I was wondering if for example an obsession or craving that someone has for attaining Nirvana would be considered something unwholesome. On one hand it seems to me like it would, since that person would be reinforcing the habit of craving, but on the other hand how else could they actually achieve the goal? Like for example how could they decide to become a monk and devote themselves fully to the practice etc. I don't think the Buddha would have left his palace if he wasn't motivated by some sort of craving, at least in the beginning.
A strong craving (Taṇhā) for enlightenment would not get you there as it is unwholesome.
You need some desire or motivation (Chanda) to get to enlightenment. But when you get there this desire is also no more. Say you want to go to the park you need some desire to get there. When you are there you no longer have the desire to go there.
Craving for enlightenment would be unwholesome, the intention to achieve enlightenment would be wholesome.
I have read in a book by Ajahn Jayasaro that cravings or desires can be divided into two groups, which are tanha (unwholesome desires) and chanda (wholesome desires). Desire which drives you towards dhamma practice and motivates you to stay on the Path certainly falls within the second group.
Nevertheless, there should be a subtle balance between effort and desire. Merely wanting to practice does not necessarily mean you will attain the fruits any time sooner, it’s just an indicator of to what extent you are determined right at a given moment.
Here you can listen to the very first question about cravings and Ajahn Jayasaro’s answer to it
The distinction would be that craving tends to focus on feelings, and desire for some particular feeling, or some particular state of being; whereas the wholesome kind of desire (which is called chanda or dhamma-chanda) is the desire to do -- it's not a desire for the result of doing.
So, working: some people work with craving, so the work itself is merely a means towards wealth, fame, status, and so on, that's like working with craving; whereas someone who's working with wholeome desire really just wants to do a good job.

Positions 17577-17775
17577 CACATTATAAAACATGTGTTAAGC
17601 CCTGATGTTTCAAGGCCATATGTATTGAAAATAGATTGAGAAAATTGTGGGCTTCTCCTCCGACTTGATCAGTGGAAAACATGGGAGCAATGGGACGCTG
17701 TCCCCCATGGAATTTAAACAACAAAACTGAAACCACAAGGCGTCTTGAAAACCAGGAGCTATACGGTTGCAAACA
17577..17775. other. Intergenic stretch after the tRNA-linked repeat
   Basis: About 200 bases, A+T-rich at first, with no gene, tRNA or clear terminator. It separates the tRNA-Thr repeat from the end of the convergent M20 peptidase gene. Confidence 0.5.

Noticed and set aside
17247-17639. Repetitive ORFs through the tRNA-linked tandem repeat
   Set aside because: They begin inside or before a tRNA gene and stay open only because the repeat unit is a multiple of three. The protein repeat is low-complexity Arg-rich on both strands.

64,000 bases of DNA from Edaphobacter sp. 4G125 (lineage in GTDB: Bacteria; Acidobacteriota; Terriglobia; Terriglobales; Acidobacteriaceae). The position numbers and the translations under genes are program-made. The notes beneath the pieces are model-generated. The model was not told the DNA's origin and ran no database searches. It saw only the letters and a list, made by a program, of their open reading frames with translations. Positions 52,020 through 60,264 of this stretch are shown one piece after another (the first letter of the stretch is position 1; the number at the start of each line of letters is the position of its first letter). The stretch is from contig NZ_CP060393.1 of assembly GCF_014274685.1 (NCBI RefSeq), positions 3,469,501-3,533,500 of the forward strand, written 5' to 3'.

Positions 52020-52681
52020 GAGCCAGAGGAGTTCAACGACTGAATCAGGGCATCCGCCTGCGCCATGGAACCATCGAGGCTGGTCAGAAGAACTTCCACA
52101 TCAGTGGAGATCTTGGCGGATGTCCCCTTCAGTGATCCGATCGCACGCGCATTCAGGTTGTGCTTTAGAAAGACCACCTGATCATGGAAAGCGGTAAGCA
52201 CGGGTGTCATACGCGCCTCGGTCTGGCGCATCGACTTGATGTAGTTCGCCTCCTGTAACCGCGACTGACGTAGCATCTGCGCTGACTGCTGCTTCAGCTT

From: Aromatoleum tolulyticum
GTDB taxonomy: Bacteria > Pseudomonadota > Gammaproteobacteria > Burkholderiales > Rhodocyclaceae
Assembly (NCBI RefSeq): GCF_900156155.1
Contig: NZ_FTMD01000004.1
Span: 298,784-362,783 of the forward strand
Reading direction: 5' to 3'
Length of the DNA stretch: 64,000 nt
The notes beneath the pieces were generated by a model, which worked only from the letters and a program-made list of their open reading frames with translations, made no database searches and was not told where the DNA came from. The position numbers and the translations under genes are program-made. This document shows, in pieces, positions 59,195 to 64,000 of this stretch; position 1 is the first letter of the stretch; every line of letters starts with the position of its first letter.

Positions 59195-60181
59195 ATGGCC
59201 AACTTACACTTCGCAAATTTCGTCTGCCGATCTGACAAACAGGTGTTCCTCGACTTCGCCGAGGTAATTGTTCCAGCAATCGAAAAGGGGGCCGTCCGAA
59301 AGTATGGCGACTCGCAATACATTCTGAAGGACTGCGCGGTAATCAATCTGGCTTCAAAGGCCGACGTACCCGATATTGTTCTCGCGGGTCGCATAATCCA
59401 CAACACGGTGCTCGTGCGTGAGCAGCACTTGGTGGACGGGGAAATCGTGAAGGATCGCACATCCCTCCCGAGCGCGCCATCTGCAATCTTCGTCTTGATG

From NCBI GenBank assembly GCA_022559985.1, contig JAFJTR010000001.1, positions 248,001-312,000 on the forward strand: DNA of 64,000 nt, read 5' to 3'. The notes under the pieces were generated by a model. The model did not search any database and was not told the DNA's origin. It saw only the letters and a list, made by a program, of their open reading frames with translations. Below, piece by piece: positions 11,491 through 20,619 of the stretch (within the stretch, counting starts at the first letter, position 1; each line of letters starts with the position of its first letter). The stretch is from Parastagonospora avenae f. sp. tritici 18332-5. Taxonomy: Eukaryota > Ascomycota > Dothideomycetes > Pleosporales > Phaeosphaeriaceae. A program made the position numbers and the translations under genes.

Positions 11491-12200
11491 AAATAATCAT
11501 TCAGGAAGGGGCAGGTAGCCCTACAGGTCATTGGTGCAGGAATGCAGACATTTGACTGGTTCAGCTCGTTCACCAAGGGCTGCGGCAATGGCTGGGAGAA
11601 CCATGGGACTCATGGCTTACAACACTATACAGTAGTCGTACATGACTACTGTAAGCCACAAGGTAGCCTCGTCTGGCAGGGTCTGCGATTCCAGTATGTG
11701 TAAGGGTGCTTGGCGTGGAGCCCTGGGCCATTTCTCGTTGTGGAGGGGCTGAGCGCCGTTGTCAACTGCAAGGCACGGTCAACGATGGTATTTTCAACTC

Sadhu for this important question householder Sirangelo,
No desire, no craving, is more wholesome, more of use, then this for long time happiness, awakening, ending of suffering, and the prerequisite for awakening, by seeing Dukkha.
Yet it can not be reached by only wishing for it, but requires the path, the skill, and those point it out and follow them.
And at the same time, no more aversion is more skillful as that toward what is not real, not conductive for long lasting happiness, awakening, ending of suffering.
People who think that lobha, desire and craving are unwholesome per-se don't understand that this path requires will, right will.
Only this four factors are always related to unwholsome, akusala mental-states:
- Delusion (moha)
- Lack of moral shame (ahirika)
- Lack of moral dread (anottappa)
- Restlessness (uddhacca)
The same, in this relation, counts for becoming, better using, the opportunity to live the holy life as monk, since this is the straight path to awakening, perfection of virtue. And also here it's important to take care on the four primarily factors in an unskillful mind.
And not to misunderstand it, this strong desire, strong craving, strong will, needs to be nourished till having reached the Unbound, Arahathood, the state where it can be, will be abound and ends.
Most, as seen at this question, although listening and read much of the Budddhas teachings are incapable to understand that will, desire, and aversion, at the right places, is what makes the path. Most do not understand, like a spoon next the soup, that the path consists of kusala (wholesome) deeds, do not understand that there is kusala which leads beyond this world and suffering, placing it toward wrong objects, again and again.
May householder strongly seek for the holy life, strongly seek after giving strong conditions, associating with what heads toward liberation, or already is.
It was strong desire to go beyond aging, sickness and death, metta for oneself, that leaded the Bodhisatta to renounce the world and seek for refined happiness and ending of stress.
For one wishing for such a noble goal, the Devas open the doors wish might be closed otherwise.